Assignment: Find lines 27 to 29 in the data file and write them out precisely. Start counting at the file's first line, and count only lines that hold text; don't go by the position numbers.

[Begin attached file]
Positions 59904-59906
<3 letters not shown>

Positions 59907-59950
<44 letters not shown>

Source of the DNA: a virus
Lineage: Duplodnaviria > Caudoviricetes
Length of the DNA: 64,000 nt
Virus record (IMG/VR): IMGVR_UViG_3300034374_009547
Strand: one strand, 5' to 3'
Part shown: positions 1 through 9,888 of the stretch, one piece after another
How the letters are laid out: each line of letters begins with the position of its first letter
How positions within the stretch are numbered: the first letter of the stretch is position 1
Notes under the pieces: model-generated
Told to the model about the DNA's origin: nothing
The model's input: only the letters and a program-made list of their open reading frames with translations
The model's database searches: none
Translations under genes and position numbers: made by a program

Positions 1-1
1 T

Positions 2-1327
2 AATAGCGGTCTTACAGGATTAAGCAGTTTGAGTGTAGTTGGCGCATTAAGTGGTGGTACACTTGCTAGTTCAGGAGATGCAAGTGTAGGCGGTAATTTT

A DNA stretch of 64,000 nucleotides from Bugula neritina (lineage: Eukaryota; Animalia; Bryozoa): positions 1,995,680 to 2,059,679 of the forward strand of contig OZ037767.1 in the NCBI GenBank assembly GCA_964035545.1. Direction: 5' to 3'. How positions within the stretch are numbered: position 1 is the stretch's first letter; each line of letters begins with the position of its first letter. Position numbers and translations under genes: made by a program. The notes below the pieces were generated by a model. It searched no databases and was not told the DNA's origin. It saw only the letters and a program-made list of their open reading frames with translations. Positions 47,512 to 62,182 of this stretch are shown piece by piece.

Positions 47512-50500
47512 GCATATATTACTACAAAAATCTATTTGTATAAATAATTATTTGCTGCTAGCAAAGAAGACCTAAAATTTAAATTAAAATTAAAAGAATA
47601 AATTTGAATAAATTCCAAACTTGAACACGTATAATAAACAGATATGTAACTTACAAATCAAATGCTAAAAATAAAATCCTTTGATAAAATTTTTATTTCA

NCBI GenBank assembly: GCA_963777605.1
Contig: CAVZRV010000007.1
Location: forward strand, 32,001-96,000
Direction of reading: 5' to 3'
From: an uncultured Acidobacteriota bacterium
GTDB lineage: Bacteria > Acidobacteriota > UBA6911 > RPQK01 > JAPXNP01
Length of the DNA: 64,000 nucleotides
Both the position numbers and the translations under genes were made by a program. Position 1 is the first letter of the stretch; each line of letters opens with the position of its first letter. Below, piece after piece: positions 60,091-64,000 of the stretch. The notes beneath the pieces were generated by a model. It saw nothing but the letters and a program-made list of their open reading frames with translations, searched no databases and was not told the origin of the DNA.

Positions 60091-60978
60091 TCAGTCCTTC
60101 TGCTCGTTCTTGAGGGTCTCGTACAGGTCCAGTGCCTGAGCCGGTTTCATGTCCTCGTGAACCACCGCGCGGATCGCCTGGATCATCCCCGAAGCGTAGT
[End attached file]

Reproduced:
Contig: CAVZRV010000007.1
Location: forward strand, 32,001-96,000
Direction of reading: 5' to 3'